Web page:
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Help and advice for Twyford

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"TWYFORD, constitued a civil parish 23 June 1895, is on the banks of the Loddon water, and is an ecclesiastical parish, formed April 14, 1876 out of the hamlet of Twyford, in the liberties of Broad Hinton and Whistley, under the Benefice Act, 1838 (1 and 2 Vic. c. 106); it has a station on the Great Western railway, which is also the junction of the line to Henley, and is 5 miles east from Reading, 7 1/2 miles south-west from Maidenhead, 4 south from Henley-on-Thames and 34 from London, and is in the Eastrn Division of the county, petty sessional division and union of Wokingham, county court district of Reading, rural deanery of Sonning, archdeaconry of Berks and diocese of Oxford...."

From Kelly's Directory of Berkshire (1915), transcribed by Robert Monk ©2012.

Other descriptions can be found from other periods in various trade directories covering Berkshire from the early 19th century onwards and from A Vision of Britain Through Time.


Archives and Libraries

In addition to those listed on the Berkshire home page, see the Research Wiki from Family Search (the Church of Latter-day Saints (Genealogical Society of Utah))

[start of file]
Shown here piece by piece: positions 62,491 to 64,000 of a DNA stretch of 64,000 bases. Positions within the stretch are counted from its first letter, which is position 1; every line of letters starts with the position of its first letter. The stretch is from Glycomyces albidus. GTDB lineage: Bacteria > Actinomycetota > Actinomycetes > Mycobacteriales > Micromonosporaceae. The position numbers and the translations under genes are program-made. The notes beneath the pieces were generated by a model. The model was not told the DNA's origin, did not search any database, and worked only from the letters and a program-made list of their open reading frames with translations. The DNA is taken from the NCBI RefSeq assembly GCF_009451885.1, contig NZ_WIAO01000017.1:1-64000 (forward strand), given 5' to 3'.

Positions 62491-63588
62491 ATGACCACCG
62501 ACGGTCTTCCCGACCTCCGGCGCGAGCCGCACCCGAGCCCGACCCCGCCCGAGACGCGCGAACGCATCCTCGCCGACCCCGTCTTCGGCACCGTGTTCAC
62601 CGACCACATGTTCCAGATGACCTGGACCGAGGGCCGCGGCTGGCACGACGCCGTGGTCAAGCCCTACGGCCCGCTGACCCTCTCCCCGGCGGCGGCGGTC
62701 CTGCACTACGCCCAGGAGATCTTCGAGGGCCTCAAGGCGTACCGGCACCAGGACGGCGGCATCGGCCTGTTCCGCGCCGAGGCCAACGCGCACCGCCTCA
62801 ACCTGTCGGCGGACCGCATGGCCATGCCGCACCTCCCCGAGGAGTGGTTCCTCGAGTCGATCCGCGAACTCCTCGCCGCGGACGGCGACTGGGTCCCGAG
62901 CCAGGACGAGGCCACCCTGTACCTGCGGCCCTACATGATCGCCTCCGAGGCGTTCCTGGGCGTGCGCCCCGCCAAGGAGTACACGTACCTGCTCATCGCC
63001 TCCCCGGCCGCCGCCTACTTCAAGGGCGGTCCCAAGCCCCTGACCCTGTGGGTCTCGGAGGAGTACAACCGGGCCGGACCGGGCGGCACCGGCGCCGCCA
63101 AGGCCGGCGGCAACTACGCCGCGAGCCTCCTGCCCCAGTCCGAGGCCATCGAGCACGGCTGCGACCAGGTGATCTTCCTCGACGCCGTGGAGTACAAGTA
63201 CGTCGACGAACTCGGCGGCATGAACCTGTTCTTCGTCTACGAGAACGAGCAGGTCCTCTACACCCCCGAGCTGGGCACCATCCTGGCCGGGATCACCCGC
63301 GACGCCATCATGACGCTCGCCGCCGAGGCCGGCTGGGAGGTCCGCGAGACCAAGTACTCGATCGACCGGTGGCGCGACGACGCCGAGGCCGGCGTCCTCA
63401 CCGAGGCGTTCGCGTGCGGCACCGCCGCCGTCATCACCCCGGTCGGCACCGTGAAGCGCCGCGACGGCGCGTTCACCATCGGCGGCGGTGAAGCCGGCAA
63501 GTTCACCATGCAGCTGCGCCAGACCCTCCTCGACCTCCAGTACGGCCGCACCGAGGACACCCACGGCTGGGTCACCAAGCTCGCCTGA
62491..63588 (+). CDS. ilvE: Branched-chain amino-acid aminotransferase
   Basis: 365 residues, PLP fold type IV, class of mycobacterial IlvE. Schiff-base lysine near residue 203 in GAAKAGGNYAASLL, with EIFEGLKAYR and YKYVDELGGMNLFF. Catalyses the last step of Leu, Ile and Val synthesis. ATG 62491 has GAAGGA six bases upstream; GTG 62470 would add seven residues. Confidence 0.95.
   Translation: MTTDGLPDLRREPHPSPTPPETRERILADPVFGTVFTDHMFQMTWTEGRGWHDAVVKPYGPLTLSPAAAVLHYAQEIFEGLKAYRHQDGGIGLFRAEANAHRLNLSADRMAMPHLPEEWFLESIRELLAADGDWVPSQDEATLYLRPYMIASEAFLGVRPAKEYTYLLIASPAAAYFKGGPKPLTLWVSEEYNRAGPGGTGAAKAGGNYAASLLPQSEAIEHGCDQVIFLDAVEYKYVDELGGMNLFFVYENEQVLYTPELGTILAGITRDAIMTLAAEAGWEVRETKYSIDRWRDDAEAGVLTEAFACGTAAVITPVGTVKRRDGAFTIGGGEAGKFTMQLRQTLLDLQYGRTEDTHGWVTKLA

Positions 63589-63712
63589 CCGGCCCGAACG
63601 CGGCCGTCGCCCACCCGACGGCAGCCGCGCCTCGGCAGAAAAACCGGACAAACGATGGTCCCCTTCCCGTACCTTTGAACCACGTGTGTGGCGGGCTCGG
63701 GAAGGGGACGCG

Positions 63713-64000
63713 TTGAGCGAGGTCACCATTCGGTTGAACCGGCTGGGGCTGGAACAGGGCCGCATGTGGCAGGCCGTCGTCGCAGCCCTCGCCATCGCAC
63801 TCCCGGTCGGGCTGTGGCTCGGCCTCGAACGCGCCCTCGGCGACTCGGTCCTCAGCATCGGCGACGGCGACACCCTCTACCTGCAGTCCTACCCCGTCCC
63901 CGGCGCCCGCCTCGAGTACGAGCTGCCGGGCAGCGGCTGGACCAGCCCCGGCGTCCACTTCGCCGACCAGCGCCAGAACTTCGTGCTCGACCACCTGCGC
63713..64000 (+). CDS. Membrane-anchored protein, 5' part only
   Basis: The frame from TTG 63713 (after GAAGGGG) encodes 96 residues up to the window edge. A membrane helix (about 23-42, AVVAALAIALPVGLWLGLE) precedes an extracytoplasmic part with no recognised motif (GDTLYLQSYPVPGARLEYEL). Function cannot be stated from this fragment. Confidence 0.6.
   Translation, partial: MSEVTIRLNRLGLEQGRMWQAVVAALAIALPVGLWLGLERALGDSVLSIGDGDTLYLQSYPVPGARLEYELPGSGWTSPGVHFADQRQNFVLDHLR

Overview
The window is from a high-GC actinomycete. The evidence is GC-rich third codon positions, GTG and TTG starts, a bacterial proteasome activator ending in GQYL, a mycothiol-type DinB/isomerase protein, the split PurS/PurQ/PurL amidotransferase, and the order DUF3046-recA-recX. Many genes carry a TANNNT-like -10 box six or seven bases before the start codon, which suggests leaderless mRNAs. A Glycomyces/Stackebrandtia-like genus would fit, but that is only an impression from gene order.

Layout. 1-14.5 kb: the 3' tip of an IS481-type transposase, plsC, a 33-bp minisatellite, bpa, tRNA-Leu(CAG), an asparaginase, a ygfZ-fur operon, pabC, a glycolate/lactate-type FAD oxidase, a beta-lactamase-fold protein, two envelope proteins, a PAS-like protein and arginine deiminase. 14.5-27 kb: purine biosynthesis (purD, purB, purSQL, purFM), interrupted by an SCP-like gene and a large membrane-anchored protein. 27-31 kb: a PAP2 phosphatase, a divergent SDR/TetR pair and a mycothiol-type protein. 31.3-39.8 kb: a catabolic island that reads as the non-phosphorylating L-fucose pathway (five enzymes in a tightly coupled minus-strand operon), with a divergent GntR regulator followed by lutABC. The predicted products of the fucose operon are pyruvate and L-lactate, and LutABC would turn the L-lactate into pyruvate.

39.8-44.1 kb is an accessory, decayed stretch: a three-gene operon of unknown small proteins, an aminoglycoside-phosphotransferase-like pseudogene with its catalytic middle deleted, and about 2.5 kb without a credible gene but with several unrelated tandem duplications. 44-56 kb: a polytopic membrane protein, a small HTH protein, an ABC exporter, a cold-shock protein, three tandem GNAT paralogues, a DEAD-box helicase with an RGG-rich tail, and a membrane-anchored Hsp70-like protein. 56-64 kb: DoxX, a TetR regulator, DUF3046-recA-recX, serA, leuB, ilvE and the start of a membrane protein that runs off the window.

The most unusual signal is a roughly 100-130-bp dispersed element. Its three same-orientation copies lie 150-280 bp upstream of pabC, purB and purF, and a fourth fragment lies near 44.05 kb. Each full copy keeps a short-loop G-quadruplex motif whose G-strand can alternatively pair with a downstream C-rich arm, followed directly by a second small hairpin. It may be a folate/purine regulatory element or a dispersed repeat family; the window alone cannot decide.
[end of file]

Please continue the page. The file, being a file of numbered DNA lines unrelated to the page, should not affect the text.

Description and Travel

You can see pictures of Twyford which are provided by:



Ask for a calculation of the distance from Twyford to another place.

Click here for a list of nearby places.


Historical Geography

Twyford was in the hundred of Charlton, but note:Twyford was a chapelry of Hurst, with first a chapel built under the will of Edward Polehampton, who died in 1721. Twyford St Mary parish was not formed until 1848 after the church was constructed the year before.  Both Hurst and Twyford (effectively a small northern piece of the original ancient parish if Hurst) essentially formed part of Charlton Hundred from pre-Norman times onwards.  In 1832 the parish of Hurst comprised four Liberties (Liberty = a manor or group of manors, or other area that lies outside the jurisdiction of the sheriff (a county official)). Whistley was in Charlton Hundred, Broad Hinton (then in Wiltshire) but later (in 1844) was also annexed to Charlton Hundred. The Liberties of Newland and Winnersh are in the south of the parish.  Hurst parish was just short of 7,000 acres in extent and about half of this area was in the Charlton Hundred.  Whistley Liberty was almost 2,000 acres with Hurst Church and village at its centre.  By the 14th Century, Charlton Hundred was in the possession of the King, and Sonning Hundred (not in existence as such at Domesday) had the Bishop of Salisbury as its Lord.

You can see the administrative areas in which Twyford has been placed at times in the past. Select one to see a link to a map of that particular area.




Poor Houses, Poor Law etc.

Twyford was in the Wokingham Union.  For more information, see Poorhouses.